This article was co-published with The New York Times Magazine.
At the beginning of October, my kids’ preschool informed me that it might be closed the next day because of rolling blackouts — a radical new effort by our local power utility in Northern California to avoid sparking wildfires. The water company, faced with the shutdown of its pumps, asked us to fill our bathtubs before the cutoff. On the advice of experts, my car was backed into the driveway for a quick escape, its hatch packed with 7 gallons of water and a go-bag including leather gloves, breathing masks, spare clothes, headlamps and emergency food.
The National Weather Service was predicting 55-mile-an-hour winds, with 10% humidity. It was like living inside a ticking time bomb. And so, in a desperate attempt to avoid detonation, the utility decided to haul almost 800,000 households backward through time into premodernity, for days at a stretch. Around Silicon Valley, residential areas adjacent to some of the most technologically advanced corporations in the world — the offices of private space-exploration companies, internet search engines, electric vehicle manufacturers — would forgo basic electricity.
The blackouts solved nothing, of course. De-energizing the electrical grid is a bludgeon: imprecise, with enormous potential for collateral damage as people deal with a darkened world. It doesn’t even eliminate fire risk. What it largely does is shift responsibility away from Pacific Gas & Electric, the state’s largest utility company, whose faulty transmission lines had been found to have caused some of the most destructive wildfires on record.
In fact, cutting power can exacerbate some fire risks. In a blackout, more people rely on home generators, many of which have been installed without permits and might be no less faulty than the utility’s own equipment. Detours and gridlock force more cars into vulnerable places. (Sparks off roadways are another top cause of wildfire.) The blackout makes it harder for the public to respond to fire emergencies even as it does little to prevent all the other factors that cause them — from careless barbecues to tossed-out cigarette butts to plain old arson. One of the state’s most serious fires so far this year was ignited by burning garbage.
But a mandatory blackout does have one radically positive effect. By suddenly withdrawing electrical power — the invisible lifeblood of our unsustainable economic order — PG&E has made the apocalyptic future of the climate crisis immediate and visceral for some of the nation’s most comfortable people. It is easy to ignore climate change in the bosom of the developed world. But you can’t fail to notice when the lights go out.
Only once the blackouts began to take effect did local agencies and governments seem to begin to grasp their rippling effects and implications. As the city of Oakland prepared to lose power, its Police Department — already strained by understaffing and rampant corruption — called back its off-duty officers and put its investigative units into uniform in the hopes of managing a city in the dark. Transportation officials prepared to close four tunnels that make up one of the Bay Area’s major highway arteries, effectively walling off thousands of people from their jobs in downtown Oakland and San Francisco.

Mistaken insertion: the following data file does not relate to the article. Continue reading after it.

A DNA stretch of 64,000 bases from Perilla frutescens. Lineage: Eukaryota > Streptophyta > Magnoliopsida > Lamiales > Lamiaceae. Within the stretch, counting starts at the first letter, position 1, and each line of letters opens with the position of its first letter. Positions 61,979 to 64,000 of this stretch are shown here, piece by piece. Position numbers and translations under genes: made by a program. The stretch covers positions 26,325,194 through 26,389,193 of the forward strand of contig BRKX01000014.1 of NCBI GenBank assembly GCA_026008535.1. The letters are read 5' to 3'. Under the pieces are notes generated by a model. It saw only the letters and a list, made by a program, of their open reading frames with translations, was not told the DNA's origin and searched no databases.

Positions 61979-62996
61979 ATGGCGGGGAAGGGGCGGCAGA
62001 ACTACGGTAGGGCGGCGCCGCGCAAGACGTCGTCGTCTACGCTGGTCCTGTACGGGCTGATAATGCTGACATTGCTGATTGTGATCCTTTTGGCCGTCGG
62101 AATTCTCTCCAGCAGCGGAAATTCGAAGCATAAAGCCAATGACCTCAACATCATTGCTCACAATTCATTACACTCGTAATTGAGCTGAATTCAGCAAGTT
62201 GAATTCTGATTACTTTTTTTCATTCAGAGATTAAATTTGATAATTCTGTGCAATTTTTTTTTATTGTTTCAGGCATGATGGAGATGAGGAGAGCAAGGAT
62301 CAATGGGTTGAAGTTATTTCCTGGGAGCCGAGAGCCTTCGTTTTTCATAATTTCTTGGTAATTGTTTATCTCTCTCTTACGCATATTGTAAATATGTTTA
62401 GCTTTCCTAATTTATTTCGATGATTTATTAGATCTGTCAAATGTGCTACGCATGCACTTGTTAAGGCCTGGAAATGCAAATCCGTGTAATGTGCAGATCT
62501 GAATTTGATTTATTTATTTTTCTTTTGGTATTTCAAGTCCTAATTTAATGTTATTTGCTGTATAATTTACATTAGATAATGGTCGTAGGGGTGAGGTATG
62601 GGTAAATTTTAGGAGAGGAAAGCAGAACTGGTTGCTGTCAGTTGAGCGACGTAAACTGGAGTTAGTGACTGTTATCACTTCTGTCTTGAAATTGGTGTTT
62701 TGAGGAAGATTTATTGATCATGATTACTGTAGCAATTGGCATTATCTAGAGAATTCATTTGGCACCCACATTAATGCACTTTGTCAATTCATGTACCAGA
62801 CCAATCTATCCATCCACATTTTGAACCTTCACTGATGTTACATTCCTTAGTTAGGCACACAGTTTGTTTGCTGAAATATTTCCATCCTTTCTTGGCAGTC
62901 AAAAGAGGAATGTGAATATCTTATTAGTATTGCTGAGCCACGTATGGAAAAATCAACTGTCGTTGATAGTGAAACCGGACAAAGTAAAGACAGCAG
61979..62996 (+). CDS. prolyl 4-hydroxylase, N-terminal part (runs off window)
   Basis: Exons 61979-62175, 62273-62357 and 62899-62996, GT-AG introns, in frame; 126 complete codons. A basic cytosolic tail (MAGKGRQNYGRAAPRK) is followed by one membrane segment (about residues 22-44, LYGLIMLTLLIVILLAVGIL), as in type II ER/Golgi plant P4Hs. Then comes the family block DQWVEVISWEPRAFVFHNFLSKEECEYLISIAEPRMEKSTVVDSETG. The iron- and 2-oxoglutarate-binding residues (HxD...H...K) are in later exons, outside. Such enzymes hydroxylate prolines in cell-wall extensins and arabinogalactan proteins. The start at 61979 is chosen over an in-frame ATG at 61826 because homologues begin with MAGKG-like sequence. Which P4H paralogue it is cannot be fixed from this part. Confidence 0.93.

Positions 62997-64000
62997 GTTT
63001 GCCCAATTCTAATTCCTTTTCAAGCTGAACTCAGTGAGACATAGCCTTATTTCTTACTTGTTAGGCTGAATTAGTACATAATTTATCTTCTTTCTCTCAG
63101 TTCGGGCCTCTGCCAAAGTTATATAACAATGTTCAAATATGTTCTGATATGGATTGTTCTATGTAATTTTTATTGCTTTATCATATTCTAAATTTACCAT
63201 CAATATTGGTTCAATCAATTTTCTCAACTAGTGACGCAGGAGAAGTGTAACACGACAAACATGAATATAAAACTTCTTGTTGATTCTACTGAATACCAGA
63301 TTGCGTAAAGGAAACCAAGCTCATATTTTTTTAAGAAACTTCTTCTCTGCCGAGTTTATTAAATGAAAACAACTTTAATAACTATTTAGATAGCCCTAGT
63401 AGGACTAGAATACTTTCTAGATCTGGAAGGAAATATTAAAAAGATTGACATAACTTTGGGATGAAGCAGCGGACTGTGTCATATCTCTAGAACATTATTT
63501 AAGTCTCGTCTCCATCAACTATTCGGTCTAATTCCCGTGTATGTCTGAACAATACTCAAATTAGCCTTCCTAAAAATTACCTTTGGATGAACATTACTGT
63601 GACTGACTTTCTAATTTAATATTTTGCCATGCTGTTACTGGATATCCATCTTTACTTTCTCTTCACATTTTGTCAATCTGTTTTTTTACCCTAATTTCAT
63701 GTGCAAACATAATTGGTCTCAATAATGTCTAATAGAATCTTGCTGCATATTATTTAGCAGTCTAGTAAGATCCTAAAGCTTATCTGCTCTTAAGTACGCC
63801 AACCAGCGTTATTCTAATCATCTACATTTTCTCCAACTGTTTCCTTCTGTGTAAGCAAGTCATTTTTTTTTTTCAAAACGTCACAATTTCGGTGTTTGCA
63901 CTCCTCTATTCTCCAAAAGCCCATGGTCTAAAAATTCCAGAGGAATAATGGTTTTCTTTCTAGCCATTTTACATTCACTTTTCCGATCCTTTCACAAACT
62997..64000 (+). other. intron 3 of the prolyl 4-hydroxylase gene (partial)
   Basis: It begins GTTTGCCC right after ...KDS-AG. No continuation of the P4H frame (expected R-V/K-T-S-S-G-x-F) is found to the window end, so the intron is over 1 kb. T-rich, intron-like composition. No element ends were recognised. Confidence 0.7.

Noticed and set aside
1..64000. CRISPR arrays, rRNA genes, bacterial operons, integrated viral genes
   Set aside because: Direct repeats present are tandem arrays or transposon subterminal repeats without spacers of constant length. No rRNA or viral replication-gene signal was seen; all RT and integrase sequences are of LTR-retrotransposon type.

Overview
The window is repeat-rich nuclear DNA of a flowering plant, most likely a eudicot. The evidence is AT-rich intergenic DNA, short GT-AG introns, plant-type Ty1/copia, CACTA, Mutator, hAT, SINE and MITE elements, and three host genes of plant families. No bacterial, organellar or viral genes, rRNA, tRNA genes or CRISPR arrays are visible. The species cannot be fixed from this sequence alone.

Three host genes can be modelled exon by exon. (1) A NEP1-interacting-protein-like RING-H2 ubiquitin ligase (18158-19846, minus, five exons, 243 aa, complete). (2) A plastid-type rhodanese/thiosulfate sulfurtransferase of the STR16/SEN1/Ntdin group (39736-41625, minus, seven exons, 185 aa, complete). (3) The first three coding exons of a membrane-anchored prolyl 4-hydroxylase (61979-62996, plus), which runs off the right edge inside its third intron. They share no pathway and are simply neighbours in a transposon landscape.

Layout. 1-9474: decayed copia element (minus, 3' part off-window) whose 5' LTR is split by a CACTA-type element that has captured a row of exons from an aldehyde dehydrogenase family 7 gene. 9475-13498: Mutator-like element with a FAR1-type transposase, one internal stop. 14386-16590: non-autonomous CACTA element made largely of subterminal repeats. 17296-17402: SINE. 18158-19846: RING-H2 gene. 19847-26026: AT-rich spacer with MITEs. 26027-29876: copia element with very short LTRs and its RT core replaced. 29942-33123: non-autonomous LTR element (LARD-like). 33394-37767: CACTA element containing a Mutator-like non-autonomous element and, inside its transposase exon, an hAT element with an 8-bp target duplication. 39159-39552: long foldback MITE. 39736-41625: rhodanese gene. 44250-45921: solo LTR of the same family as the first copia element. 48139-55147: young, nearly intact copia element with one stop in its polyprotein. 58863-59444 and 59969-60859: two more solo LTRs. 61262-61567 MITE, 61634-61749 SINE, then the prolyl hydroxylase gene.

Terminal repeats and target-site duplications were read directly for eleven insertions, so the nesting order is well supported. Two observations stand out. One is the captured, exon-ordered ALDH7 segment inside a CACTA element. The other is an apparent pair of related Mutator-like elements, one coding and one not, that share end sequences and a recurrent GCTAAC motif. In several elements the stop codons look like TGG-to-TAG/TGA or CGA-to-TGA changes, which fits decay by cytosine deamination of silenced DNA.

As the lights went out across the region, the economies of whole towns and small cities ground to a halt. Grocery stores and gas stations closed, air conditioning was shut off and cell towers faltered — even as the cellphones themselves, now many households’ only means of communication, slowly began to lose battery power. People whose lives depended on home medical equipment faced life-threatening emergencies, and cars — without operating gas pumps — risked running out of fuel. My own town sat on the edge of an arbitrary boundary. The lights stayed on, but the mood was ominous.
And it ought to be. In the American West, our climate will only get hotter and drier, our wildfires worse. Every year more places are going to burn, and we will, repeatedly, be horrified by the losses. But we should not be shocked by them. The blackouts have laid bare the uncomfortable fact that the infrastructure we’ve built and maintained over the course of many decades isn’t matched to the threats we face in our rapidly unfolding climate emergency.
The safest way to proceed under such circumstances — on an annual basis, every time the thermometer kicks up and the winds begin to blow — is probably not simply to forgo the use of one of civilization’s most elementary and essential innovations. Significantly lowering emissions, reducing waste, managing our landscape and fortifying our communities would all do much more to save lives. But it’s hard to imagine that even deep-blue California will make sufficient progress on the climate-adapting steps we’ve long been implored to take.
At least mandatory blackouts force a glimpse into this new reality. They’re like a thin wedge opening our minds to the fact that even here, in the heart of one of the wealthiest regions of a state that is (we are often reminded) by itself the world’s fifth-largest economy — one that is shepherding into existence some of the nation’s most enlightened and aggressive climate-adaptation policies — deep and unpredictable consequences are unavoidable. Perhaps if blackouts were mandated in your community, your neighbors might awaken to this eerie truth as well.